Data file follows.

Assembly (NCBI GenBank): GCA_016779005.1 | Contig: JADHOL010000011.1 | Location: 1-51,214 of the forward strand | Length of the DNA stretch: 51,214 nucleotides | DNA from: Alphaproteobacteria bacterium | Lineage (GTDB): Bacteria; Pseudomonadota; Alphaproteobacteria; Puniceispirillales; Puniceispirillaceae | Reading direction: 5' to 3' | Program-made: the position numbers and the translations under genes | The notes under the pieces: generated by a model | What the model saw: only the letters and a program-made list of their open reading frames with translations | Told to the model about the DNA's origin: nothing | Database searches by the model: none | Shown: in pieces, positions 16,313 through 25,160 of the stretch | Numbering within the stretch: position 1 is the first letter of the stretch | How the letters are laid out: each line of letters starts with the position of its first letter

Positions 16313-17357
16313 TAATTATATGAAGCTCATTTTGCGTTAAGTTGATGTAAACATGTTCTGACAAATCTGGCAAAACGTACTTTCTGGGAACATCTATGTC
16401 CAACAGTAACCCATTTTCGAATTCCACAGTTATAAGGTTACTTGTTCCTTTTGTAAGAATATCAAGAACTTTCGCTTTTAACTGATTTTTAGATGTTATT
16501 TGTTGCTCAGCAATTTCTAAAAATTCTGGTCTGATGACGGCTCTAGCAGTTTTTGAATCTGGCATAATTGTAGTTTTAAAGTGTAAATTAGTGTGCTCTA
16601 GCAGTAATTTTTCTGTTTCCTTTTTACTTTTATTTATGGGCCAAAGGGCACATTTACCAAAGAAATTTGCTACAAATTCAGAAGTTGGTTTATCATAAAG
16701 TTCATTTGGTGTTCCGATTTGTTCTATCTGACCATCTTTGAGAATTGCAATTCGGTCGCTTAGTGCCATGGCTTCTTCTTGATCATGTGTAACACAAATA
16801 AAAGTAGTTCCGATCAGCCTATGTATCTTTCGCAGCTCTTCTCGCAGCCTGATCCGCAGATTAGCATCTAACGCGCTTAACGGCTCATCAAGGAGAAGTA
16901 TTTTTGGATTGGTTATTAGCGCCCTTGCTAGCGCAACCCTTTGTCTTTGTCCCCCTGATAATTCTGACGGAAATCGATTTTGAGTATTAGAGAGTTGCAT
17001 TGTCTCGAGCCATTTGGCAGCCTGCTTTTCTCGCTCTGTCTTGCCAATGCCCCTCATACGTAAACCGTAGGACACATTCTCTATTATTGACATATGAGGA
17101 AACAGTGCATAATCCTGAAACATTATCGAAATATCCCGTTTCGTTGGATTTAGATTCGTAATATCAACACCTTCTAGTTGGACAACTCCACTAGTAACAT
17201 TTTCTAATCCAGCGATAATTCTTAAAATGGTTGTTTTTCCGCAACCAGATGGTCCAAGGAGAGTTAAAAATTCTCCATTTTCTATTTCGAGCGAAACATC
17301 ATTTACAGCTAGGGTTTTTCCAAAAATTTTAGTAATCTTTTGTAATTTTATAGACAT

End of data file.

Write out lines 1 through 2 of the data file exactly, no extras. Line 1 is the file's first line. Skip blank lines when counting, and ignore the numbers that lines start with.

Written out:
Assembly (NCBI GenBank): GCA_016779005.1 | Contig: JADHOL010000011.1 | Location: 1-51,214 of the forward strand | Length of the DNA stretch: 51,214 nucleotides | DNA from: Alphaproteobacteria bacterium | Lineage (GTDB): Bacteria; Pseudomonadota; Alphaproteobacteria; Puniceispirillales; Puniceispirillaceae | Reading direction: 5' to 3' | Program-made: the position numbers and the translations under genes | The notes under the pieces: generated by a model | What the model saw: only the letters and a program-made list of their open reading frames with translations | Told to the model about the DNA's origin: nothing | Database searches by the model: none | Shown: in pieces, positions 16,313 through 25,160 of the stretch | Numbering within the stretch: position 1 is the first letter of the stretch | How the letters are laid out: each line of letters starts with the position of its first letter

Positions 16313-17357